Wednesday, November 29, 2006

The Garfield Effect

Odd Encounter of the Week: Dead Garfield

For the better part of the last decade, Tiger Woods has dominated the PGA Tour. While he's done this in nearly every way possible (majors, regular tour tournaments, coming from behind, leading the entire way, etc.), he never loses when holding the lead going into the last round. This is a remarkable pattern, given the inherent inconsistency in the game of golf as well as the talent of the other players on tour. When Tiger leads, everyone near him seems to wilt from him like petals falling off a flower. He's simply so good and so intimidating that the games of those near him crumble, giving rise to the Tiger Effect - basically a hex on anyone near the top of the leaderboard on the final day when Tiger has the lead.

Saturday was a gorgeous day. One great thing about North Carolinian weather is that it can sleet on Tuesday and be 70 on Saturday. I went out to the golf course to take advantage of the sun and to get away from the super-staurated football solution (holler back, Bio majors!) that is Thanksgiving weekend.

Things were rolling along as usual when my playing partner and I stopped the cart in the middle of the third fairway. Our third shot on this par 5 was 110 yards from the flag, center-cut in the fairway. As I stood over my shot with 9 iron in hand (I'm not a long hitter, as those of you who have seen my frame would probably guess), I look towards the flag where a dead, orange cat lies 15 yards in front of me directly in my line. It looked like Garfield except without the watermelon-shaped body.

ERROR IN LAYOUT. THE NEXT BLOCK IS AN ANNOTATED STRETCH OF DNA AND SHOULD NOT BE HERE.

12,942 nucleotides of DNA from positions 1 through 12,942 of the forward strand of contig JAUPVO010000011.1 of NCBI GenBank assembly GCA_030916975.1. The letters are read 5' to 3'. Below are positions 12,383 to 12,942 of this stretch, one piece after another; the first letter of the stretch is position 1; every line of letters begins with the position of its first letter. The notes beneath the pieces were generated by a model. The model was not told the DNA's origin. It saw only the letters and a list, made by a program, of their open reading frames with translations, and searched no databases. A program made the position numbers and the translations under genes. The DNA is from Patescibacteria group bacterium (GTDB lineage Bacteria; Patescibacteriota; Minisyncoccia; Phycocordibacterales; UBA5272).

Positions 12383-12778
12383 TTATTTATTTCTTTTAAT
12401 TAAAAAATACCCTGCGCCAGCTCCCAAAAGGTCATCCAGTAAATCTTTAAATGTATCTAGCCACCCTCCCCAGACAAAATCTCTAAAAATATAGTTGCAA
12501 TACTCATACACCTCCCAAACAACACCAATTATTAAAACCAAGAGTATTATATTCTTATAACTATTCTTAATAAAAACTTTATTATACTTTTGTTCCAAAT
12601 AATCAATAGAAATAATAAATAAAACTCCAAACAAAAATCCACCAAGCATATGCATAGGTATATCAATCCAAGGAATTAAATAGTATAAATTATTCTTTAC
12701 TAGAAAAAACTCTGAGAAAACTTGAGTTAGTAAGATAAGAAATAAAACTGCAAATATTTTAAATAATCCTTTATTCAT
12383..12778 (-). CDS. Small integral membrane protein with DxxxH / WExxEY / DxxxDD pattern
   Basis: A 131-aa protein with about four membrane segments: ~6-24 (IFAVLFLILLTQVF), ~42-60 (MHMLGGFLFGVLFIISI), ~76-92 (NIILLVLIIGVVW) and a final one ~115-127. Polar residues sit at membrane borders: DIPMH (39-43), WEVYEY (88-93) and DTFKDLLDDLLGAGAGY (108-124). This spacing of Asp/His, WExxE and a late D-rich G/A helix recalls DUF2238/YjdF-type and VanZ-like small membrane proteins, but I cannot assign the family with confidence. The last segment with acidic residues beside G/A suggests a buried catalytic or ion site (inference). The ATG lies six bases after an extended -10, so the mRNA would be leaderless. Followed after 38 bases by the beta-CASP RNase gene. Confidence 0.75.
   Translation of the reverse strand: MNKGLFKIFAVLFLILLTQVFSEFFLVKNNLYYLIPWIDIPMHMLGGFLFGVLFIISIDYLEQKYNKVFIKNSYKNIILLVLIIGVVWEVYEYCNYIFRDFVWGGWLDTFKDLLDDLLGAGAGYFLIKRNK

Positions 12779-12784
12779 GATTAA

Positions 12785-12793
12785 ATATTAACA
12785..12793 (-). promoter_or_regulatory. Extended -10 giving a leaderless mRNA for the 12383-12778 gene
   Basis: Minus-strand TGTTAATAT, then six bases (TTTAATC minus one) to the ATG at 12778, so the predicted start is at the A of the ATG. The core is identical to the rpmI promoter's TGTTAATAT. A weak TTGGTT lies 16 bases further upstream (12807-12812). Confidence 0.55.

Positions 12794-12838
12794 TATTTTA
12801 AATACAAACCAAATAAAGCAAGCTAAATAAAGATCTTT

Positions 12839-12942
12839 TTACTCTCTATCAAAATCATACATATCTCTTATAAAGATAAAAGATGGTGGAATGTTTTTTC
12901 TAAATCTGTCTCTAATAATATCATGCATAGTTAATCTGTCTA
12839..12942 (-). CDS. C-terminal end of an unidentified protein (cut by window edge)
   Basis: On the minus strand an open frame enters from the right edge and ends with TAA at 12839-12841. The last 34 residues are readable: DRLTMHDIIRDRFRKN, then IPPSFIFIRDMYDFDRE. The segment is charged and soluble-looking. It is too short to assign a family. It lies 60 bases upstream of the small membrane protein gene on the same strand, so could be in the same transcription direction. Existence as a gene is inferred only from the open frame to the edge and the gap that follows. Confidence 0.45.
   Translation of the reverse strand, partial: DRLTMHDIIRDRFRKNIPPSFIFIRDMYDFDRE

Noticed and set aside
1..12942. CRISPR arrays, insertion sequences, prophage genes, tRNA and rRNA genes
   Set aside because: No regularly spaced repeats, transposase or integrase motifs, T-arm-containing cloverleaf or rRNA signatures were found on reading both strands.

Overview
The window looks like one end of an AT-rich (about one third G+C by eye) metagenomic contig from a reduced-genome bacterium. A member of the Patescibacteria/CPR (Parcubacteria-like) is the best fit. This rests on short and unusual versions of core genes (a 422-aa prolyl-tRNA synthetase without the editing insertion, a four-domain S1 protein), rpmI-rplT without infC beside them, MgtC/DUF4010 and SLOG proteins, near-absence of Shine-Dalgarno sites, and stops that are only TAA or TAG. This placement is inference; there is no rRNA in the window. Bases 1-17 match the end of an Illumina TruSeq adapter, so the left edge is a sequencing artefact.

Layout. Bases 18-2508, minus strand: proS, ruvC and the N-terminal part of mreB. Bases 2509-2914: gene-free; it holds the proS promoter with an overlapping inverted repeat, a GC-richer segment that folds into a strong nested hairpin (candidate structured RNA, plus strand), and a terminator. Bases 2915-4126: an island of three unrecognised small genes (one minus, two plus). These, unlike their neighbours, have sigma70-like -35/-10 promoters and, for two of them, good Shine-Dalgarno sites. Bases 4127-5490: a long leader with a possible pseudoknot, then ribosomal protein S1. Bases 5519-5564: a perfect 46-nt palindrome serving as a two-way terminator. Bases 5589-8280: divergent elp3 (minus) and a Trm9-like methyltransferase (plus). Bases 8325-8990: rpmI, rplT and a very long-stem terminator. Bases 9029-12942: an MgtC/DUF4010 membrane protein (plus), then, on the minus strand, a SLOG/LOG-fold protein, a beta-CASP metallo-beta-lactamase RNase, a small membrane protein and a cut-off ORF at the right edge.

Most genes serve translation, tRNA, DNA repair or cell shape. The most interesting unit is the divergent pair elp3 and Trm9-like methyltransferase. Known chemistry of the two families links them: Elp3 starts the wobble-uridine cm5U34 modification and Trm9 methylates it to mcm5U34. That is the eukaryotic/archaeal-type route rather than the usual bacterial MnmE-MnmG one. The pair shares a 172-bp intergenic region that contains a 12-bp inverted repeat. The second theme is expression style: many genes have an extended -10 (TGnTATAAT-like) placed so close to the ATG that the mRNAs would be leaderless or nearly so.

I've seen plenty of roadkill in my life but never any fairwaykill. I was amazed at this new sight. My first inclination was that someone must have plowed it with a golfcart, a la your standard issue roadkill. No gore existed though, eliminating this option. My next thought was that the cat got hit by a golf ball and died on impact, a la Randy Johnson and the bird (yes, folks, that mass of feathers was a bird a split-second earlier, before Johnson's fastball destroyed it). Again though, no sign of outward damage or Johnsonian pulverization. It seemed Garfield was strolling across 3 fairway and simply decided he had had enough, laying down peacefully and entering eternity.

Now a dead cat in the middle of the fairway is nothing to shake a stick at and really isn't blog-worthy. Except that cat put a hex on me. Seriously. I don't believe in spells or curses or hexes - except when it comes to sports. The Chicago Cubs, any Madden football game cover, Duke football (honestly, a missed 17-yard extra point and a missed 19-yard field goal cost them 2 wins this year), Sports Illustrated, the city of Philadelphia (which has become the new Boston of sports hexes), Tiger Woods's playing partner in the final round, and a whole pile of other evidence prove that jinxs, in fact, do exist. I'm a believer.

So I take a hack at my ball and skull it 30 yards over the green into a swampy area labeled "Hazard: Propane Waste." Of course, I skull shots all the time, but my playing partner, who is substantially better than me, left his pitching wedge 30 yards short of the green and 20 yards to the left. I could blame these shots on our lack of talent, on the fact that my hips came through the swing too early and made me top the ball, on the fact that golf is not a game of perfection, but no! Personal responsibility be darned! I blame Garfield.

The PGA Tour may suffer from the ferocious attack of the Tiger Effect, but, that day, on the third hole at Larkhaven, I came face-to-face with another feline jinx - the Garfield Effect. And like the players on tour not named Tiger Woods, I succumbed.


Jeff said...

It's the 21st century Ben

Get with it.


Wilson said...

I'm a huge fan of the Madden curse. And I'm like you. I don't buy into jinxes and all except in sports.